This month, 10 Black and Latina teens have vanished in the Washington, D.C. area. If you haven't heard about the disappearances, you're not alone. Not only are the missing youth not getting much airtime from the news media, but local authorities have also been significantly downplaying the matter.
In response to the missing girls of color, the Youth and Family Services Division at the Metropolitan Police Department held a press conference last Thursday, where they attempted to quell growing alarm around the disappearances.
"The number of reported missing persons is not going up," Commander Chanel Dickerson, who leads the department, said.
Police Chief Peter Newsham, who also spoke at the press conference, added: "In 2016, we had almost 1,000 fewer reports of missing persons than we had in 2012.”
According to officials, 95 percent of the children who have gone missing in 2017 have been located. In fact, some of the 10 teenagers who vanished this month have also been found in the last few days – but that hasn’t relaxed communities of color in the D.C.-Maryland-Northern Virginia (DMV) Area, and for good reason.
Black and brown residents are concerned (and vexed) that while their children account for the majority of missing youth cases they remain underrepresented in media reporting around the issue, a phenomenon termed by the late Afro-Latina PBS news anchor Gwen Ifill as "missing white woman syndrome."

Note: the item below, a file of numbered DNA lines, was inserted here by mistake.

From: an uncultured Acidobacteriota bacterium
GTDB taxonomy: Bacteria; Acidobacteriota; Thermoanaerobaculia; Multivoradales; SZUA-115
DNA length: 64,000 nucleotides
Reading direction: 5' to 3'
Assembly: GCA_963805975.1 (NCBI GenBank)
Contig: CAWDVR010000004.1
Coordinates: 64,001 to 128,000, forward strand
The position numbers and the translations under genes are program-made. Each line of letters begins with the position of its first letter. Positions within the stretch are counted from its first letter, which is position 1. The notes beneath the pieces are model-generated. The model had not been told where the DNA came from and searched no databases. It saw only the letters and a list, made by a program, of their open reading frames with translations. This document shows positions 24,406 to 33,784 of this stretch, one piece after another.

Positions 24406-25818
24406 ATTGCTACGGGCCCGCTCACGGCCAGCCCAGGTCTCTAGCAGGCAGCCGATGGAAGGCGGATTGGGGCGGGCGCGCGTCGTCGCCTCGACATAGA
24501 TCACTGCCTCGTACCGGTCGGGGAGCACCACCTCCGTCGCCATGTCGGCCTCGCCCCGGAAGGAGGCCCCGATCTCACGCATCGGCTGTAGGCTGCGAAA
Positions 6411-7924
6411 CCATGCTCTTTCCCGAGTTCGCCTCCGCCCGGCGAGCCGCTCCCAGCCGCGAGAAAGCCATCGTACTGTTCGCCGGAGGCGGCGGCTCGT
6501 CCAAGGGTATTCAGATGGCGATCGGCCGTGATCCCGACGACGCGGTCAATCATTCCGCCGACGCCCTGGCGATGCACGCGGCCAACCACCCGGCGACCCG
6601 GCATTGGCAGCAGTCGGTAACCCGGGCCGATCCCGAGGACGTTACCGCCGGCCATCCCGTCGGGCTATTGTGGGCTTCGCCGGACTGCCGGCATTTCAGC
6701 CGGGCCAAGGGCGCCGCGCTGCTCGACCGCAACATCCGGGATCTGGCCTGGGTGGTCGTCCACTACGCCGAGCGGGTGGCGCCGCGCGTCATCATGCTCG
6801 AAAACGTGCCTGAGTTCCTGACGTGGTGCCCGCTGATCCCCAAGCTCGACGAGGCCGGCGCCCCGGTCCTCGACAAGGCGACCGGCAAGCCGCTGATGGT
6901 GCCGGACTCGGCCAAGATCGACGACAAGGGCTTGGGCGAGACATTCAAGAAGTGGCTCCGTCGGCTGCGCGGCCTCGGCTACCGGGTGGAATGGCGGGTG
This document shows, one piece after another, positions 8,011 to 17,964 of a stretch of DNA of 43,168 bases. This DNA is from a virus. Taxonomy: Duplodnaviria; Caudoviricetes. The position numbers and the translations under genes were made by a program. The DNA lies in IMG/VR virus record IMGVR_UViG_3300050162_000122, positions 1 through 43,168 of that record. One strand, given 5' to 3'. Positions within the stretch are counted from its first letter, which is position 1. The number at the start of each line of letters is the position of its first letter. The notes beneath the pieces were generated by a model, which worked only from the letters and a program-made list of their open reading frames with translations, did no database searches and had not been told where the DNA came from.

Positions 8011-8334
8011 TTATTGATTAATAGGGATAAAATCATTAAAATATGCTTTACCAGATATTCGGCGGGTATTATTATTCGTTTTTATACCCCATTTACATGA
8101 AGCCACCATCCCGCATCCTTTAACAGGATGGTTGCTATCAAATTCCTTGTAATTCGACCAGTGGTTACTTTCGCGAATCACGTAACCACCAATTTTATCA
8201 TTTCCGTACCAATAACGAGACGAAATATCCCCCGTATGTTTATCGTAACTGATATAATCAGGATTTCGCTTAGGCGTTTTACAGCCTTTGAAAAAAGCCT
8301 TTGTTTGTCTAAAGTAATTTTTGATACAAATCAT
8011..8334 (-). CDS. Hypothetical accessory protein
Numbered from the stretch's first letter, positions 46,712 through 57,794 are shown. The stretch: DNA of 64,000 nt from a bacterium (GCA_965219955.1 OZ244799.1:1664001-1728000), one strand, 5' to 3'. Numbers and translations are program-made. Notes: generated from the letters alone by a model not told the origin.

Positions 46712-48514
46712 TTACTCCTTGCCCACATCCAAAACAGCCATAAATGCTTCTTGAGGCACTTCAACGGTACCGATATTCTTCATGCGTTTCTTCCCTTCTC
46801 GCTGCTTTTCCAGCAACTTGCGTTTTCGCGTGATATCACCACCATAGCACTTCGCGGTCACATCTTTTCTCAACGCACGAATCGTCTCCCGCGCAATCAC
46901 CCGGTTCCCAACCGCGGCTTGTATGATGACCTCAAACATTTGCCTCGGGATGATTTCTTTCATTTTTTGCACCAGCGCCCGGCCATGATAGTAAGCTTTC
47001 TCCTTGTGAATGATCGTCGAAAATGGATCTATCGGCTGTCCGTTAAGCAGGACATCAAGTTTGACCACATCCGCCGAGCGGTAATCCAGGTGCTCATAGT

This explains the absence of coverage for impoverished youth of color victims, like Maylin Reynoso, the young Dominican woman who disappeared and was later found dead in the Bronx, New York last year, and the around-the-clock reporting of middle-class white women who go missing, like 30-year-old jogger Karina Vetrano, who was beaten, raped and killed in Queens, New York in 2016 as well.
Taking matters into their own hands, local pastors, activists, parents and young people got together in the Covenant Baptists United Church of Christ in Washington, D.C. on Monday to voice concern about the missing girls and the issue of sex trafficking in the District.
"Sometimes when girls of color are missing they are deemed 'runaways' and sometimes that prevents an amber alert from being sent out, they only send out amber alerts for those who are considered snatched or kidnapped," Dr.Vanetta Rather, founder of the support group My Sister My Seed, said. "It appears that when its girls of color there's not this urgency."
Eight of the ten girls – Yahshaiyah Enoch and Aniya McNeil, both 13; Juliana Otero, Jacqueline Lassey, Dashann Trikia Wallace, Dayana White and Morgan Richardson, all 15; and Talisha Coles, 16 – are still missing.
If you have any information on the whereabouts of the teenagers, contact the D.C. Police Department at (202) 727-9099.